Anumita writes about the drinking experiences of Latinx and African American students. She brings awareness on how race can influence drinking habits and gives tangible ways students can build community.
Twenty year old Isabella Vasquez has never blacked out before. Not only does she want to preserve her physical health, but she does not want to lose control of any situation she is in. When someone loses control, they are often in a vulnerable state. This can be scary in environments where one distrusts their peers. Unfortunately, this distrust is sometimes amplified between ethnic and White communities, resulting in slightly conservative drinking habits for some racial groups. Even though Vasquez is a White passing Latina, she still feels uncomfortable amongst her White peers at parties.
This is a common experience for many Latinx and African American students, which influences their drinking habits. According to McCabe et al., Latino and African American college students are less likely to drink in relation to “typical” student drinking norms. Out of 18,748 students assessed in a National Health Assessment, 11% were Latino, 8% were Black, and 63% were Non-hispanic White. Within these Latino and African American subgroups, around 60% and 55% had binge drank in the past, respectively. For the White subgroup, an estimated 80% had participated in binge drinking in the past.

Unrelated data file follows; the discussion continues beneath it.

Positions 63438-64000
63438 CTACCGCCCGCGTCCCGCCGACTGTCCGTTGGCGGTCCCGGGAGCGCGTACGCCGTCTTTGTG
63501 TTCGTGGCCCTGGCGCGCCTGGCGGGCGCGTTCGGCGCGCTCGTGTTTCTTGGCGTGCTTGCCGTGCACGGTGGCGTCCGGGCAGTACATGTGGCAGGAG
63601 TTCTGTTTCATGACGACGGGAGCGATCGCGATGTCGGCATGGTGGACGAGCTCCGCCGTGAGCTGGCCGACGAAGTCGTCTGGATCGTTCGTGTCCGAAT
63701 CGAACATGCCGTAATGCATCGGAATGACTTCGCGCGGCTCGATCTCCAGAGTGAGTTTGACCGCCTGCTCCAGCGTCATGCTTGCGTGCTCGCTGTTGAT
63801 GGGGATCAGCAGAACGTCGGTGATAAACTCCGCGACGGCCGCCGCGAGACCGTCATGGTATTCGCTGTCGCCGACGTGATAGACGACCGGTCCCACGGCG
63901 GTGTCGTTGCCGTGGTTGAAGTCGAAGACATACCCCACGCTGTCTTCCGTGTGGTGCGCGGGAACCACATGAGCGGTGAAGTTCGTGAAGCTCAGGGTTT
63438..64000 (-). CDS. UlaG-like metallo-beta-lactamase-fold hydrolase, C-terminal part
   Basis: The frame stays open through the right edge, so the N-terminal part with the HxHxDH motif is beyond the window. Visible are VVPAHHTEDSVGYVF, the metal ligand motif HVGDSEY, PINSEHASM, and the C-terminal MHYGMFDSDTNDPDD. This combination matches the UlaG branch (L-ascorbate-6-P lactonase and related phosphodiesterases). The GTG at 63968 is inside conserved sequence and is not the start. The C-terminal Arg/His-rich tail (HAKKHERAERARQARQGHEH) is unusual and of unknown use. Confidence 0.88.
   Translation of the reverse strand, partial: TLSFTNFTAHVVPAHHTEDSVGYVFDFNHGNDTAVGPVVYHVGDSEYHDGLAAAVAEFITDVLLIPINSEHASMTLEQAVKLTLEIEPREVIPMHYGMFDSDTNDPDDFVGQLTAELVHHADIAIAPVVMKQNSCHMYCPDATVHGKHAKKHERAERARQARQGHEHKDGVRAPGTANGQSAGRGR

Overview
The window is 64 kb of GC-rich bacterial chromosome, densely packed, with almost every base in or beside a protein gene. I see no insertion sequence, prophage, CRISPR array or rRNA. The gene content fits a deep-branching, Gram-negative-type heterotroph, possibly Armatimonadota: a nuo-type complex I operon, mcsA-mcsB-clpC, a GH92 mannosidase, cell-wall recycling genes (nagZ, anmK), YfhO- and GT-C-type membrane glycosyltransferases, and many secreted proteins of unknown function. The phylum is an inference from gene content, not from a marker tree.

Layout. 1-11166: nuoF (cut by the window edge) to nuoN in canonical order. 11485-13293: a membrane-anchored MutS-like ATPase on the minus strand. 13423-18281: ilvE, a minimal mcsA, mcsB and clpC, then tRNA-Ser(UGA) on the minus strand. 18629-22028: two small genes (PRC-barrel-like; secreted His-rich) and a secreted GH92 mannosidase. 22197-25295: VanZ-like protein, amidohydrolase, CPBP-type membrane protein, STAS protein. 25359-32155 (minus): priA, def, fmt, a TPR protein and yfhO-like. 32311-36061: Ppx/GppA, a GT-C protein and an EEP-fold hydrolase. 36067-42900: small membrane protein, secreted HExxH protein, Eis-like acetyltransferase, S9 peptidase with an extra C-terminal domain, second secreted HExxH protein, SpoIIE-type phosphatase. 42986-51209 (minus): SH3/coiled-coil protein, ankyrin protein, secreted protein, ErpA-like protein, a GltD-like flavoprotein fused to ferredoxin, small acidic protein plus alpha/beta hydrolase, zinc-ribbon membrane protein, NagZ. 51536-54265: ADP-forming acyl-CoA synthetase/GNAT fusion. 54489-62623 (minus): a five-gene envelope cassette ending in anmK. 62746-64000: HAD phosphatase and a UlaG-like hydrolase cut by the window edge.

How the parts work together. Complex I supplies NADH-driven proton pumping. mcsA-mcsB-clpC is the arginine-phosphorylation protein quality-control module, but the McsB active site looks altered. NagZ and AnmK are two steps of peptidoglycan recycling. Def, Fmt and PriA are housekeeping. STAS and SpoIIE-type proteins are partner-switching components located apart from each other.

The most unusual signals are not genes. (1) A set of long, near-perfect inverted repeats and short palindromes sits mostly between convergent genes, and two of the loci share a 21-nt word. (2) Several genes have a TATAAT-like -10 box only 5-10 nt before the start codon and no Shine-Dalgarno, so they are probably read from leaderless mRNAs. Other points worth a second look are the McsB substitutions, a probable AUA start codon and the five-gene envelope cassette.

These differences in binge-drinking can be attributed to much deeper problems. African Americans and Latinos have been systematically oppressed in America for generations. There is a deep history of unequal treatment against these communities and they are often put into situations of no control. According to Mulia et al, African Americans and Latinos who have heavy drinking patterns are more likely to face social disadvantage. This can include higher chances of poverty, racial/ethnic stigma, and lower social statuses.
Therefore, for some students, repeated patterns of blacking out and binge drinking are not appealing. This can be attributed to the distrust they may feel at social events and the potential consequences caused by systemic racism. So, the next time you or someone you know pressures their peers into heavy drinking, remember that everyone has different backgrounds and experiences. We all have reasons for staying sober and sometimes they come from cultural and systemic differences.
What you can do
- No is no; if you ask your peer to drink once and they say no, don’t ask again.
- Don’t assume people’s experiences with alcohol and drugs.
- Be informed about discrimination against racial/ethnic groups and its effects on health and well-being.
- Reach out to various community centers on campus to understand racial/ethnic experiences.
- More extensive tips
About the Author
Anumita Alur is a junior majoring in Human Development with minors in Public Health and Tech Management. She is a student coordinator for the Safe Party team and hopes to pursue public health in the future.